If you are like me, you will need a good translator when buying a car in Morocco. Maybe three.
Morocco is a bilingual country. Arabic is spoken by almost everyone and French comes in a close second. Many people will switch back and forth between Arabic and French several times in one conversation. Very few people speak English, which is all I speak.
My wife Amy had spent weeks searching for a used car by internet and word of mouth. We had decided to take a break from looking for cars and spend some time in one of the local markets to shop for stuff for our new house. While wandering around some back alleys of Casablanca, I saw a classic Renault R4 that had been fixed up and painted bright red.
‘That’s the kind of car I need to get,’ I told our friend Najate. She looked kind of surprised but told me that it would be a cheap car and that there were lots of them for sale. Najate is one of our Moroccan friends who lived in the United States for several years, so she speaks English and Arabic.
A few days later Najate called to tell me she saw an advertisement for an R4. She called the owner and set up a meeting.
I took the car for a drive, had a friend look it over and decided to go for the purchase. I told the owner I would pay his asking price, assuming there were no major problems with the car.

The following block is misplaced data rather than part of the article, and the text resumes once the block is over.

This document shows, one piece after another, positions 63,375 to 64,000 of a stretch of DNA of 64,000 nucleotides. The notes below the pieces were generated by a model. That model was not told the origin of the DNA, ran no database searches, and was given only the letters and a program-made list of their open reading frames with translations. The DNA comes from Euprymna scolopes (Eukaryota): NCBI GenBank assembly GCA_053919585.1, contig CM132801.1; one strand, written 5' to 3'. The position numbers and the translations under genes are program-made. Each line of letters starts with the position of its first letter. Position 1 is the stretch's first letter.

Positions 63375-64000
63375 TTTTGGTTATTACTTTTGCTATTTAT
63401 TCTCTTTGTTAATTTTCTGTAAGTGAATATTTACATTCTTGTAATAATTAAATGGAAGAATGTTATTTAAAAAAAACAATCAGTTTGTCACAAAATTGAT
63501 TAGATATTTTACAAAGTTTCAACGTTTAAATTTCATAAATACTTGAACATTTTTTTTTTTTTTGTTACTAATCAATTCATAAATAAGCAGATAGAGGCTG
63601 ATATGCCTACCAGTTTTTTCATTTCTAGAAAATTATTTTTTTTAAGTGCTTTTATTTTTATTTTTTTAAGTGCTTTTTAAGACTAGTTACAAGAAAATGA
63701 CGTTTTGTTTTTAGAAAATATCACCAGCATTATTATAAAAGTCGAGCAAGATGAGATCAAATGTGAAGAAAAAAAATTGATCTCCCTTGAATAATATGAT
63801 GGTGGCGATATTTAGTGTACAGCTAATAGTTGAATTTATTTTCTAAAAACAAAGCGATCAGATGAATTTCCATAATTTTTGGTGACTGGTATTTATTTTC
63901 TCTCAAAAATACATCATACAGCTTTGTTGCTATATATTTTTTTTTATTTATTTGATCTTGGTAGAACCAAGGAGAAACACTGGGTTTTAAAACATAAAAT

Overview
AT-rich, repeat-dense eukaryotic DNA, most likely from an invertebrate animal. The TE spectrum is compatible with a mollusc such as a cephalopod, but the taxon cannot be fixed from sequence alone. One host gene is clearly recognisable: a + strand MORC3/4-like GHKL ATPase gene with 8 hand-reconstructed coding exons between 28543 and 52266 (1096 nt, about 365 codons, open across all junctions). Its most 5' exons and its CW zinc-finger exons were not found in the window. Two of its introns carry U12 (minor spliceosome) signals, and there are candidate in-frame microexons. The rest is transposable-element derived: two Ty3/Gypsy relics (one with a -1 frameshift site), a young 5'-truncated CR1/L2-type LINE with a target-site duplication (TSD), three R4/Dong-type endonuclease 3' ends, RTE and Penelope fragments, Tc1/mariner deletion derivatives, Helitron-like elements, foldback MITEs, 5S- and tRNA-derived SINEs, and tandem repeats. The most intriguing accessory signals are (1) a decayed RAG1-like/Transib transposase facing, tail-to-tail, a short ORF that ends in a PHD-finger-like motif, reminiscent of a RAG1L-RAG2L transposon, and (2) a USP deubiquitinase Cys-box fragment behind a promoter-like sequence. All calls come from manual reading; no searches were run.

I was told Moroccans are not big on maintenance, so I asked one of the mechanics where I work to take a look at the car. I scheduled a time for the owner, the mechanic, and myself to meet. The owner and I showed up but the mechanic was nowhere to be found. The owner only spoke Arabic, so I got out my cell phone and called the mechanic.
Here is where having a good translator is necessary.
I was hoping the mechanic would explain that he would be there soon, or that maybe we would have to just set up another time to get the car looked at. So I handed my phone to the car’s owner. The owner of the car started yelling into my phone. He hung it up, got back in his car and drove away. I called the mechanic back to see what had happened and he said he told the owner the price was too much and I didn’t want the car. You can imagine my disbelief when I found out what just happened.
Determined that this car really was the best deal, the next morning I enlisted the services of a third translator. Yassine, one of the guys I work with agreed to call and apologize for me about the previous day’s events. The owner agreed we could meet again and take the car to a mechanic in Casablanca. He would pick me up.
I found out that the mechanic spoke French so I took one of my friends with me who spoke French, but not Arabic.
When we arrived the head mechanic was not at the shop but one of his guys looked over the car. His French was not so great so my friend couldn’t figure out everything the mechanic was talking about. So we broke out my phone again.
The conversation then went from me to my friend in English, from my friend over the phone to the head mechanic in French, and from the head mechanic to his mechanic at the shop in Arabic, and then back to me through that same chain.
What all was said, I am still not sure, but it seemed that the mechanic had not found any major issues with the car. At that point I was just happy to go outside to tell the owner I would take the car. We met the next day to sign the papers and make the transaction official.